The main takeaway from an exhaustive new study of premiums on the Obamacare health insurance marketplaces: They’re generally going to be lower than expected, undercutting the persistent claims of “rate shock” by conservatives.
Marketplaces premiums are coming in below initial estimates, said the nonprofit, nonpartisan Kaiser Family Foundation in a new report released Thursday.
The expected monthly premium for a 40-year-old adult purchasing a silver-level plan (the baseline, which covers 70 percent of costs) on a marketplace had been $320, according to previous projections from the Congressional Budget Office. But in 15 of the 18 regions studied by Kaiser, the average premium will be below that — thus the study’s conclusion that the prices are going to be lower than anticipated.“While premiums will vary significantly across the country, they are generally lower than expected,” the authors wrote.
The study does not compare marketplace premiums with current prices in the individual insurance market. Instead, that conclusion is based on how released prices are comparing to previous projections for coverage costs under Obamacare. It follows a report last week by RAND, which suggested that claims of premium increases had been overstated.
If Kaiser’s estimates bear out, it could be a big blow to one of the main conservative talking points against the Affordable Care Act: rate shock. Everybody from House Republicans to think tank types like the Manhattan Institute’s Avik Roy and the Heritage Foundation have been warning that consumers would see skyrocketing prices under the law.
“Higher health care premiums are the last thing single young adults and working families can afford,” the House Energy & Commerce Committee wrote in a March 2013 report purporting to demonstrate rate shock under the ACA. “Yet contrary to what the president promised, that is exactly what Obamacare is projected to do.”
The CBO had previously estimated that Obamacare would increase premiums slightly overall. So while the Kaiser study avoids direct comparisons with current prices, its finding that premiums are coming in below the CBO’s projections calls the “rate shock” claims into question.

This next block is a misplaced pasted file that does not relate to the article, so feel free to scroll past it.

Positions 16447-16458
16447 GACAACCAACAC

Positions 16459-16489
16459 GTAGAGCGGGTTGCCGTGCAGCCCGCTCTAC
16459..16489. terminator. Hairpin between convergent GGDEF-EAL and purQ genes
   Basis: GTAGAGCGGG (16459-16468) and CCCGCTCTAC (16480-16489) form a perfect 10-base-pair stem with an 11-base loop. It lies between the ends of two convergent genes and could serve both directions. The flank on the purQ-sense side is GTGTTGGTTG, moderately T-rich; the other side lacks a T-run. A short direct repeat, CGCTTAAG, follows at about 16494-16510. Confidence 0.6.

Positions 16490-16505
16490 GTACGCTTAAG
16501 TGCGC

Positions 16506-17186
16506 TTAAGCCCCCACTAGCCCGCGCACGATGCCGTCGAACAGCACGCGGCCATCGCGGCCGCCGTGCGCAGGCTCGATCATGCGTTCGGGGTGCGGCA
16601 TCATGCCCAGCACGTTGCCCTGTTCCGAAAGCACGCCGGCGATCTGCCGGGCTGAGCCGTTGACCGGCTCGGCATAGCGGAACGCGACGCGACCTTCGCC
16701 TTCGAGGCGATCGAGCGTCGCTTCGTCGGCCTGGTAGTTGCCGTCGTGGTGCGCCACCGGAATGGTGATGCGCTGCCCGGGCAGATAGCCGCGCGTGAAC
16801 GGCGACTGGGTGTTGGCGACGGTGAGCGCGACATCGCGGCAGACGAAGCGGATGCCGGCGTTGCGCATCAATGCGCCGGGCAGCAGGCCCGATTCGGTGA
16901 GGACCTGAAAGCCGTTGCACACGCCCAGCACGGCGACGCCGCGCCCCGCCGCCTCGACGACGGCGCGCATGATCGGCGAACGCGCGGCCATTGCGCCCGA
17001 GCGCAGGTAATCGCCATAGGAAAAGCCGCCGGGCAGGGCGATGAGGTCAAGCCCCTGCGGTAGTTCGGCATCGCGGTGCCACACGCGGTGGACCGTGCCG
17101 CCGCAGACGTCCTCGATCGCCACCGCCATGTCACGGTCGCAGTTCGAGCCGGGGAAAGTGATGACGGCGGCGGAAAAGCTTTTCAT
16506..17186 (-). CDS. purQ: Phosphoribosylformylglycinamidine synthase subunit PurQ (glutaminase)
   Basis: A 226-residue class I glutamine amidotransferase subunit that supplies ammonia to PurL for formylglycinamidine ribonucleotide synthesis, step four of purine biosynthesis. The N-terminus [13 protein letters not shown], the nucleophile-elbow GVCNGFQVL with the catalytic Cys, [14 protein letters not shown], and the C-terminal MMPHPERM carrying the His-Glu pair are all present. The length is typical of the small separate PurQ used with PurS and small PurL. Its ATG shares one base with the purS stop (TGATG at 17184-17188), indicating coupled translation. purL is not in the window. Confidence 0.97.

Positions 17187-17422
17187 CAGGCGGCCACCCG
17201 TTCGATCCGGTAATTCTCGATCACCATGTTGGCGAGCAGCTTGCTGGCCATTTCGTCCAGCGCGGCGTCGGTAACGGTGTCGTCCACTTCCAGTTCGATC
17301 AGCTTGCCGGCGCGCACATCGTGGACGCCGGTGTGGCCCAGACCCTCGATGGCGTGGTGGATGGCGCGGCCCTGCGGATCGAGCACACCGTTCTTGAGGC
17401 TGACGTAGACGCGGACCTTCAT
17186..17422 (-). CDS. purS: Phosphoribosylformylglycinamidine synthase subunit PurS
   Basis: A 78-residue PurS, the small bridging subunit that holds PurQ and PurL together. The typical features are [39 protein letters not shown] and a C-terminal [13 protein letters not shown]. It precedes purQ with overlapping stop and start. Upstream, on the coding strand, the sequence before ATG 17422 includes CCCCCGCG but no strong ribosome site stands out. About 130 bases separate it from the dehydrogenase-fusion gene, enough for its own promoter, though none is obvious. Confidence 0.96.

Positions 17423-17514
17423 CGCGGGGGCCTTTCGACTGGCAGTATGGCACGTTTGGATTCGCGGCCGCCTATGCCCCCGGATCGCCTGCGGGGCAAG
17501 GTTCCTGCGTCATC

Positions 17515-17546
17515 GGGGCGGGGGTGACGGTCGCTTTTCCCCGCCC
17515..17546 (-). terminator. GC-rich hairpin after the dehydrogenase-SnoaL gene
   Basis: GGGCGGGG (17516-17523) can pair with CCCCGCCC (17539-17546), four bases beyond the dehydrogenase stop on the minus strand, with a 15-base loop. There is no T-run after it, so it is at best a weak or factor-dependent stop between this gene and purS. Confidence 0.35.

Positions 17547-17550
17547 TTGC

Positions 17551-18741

There is substantial variation across the country, though, as noted by the authors. For example, a silver-level plan for a 40-year-old adult in Portland will cost $201 (before any of the ACA’s cost-sharing subsidies kick in). The same plan for the same person would cost $413 in Burlington, Vt. The regional variations can be traced in part to geographic differences in prices for medical services, according to the study.
And what about the key young adult demographic? That’s been a particular focal point for both sides: The White House needs them to sign up for coverage to make the law’s finances work, while Republicans have bemoaned that they will be subsidizing coverage for older and sicker people.
Silver-level plan premiums for a 25-year-old would be below $200 before subsidies in seven of the 18 areas studied by Kaiser. There are again, however, a couple areas where premiums would approach and exceed $400: Burlington and New York City. There is still a general consensus among experts that some young adults will pay more than they do now — the Kaiser study suggests, though, that it won’t be as much more as some had feared.
The U.S. Department of Health and Human Services pointed to the Kaiser report as another example of the ACA’s upside, less than a month before the marketplaces are slated to open.
“Competition and transparency in the marketplaces are consistently leading to premiums that are lower than expected, and for those who qualify for a tax credit costs will be even lower,” HHS spokeswoman Joanne Peters said in a statement. “When Americans shop in the marketplace, they will be able to compare plans that have historic consumer protections side by side and find the one that fits their needs and budget.”
Below is the full study.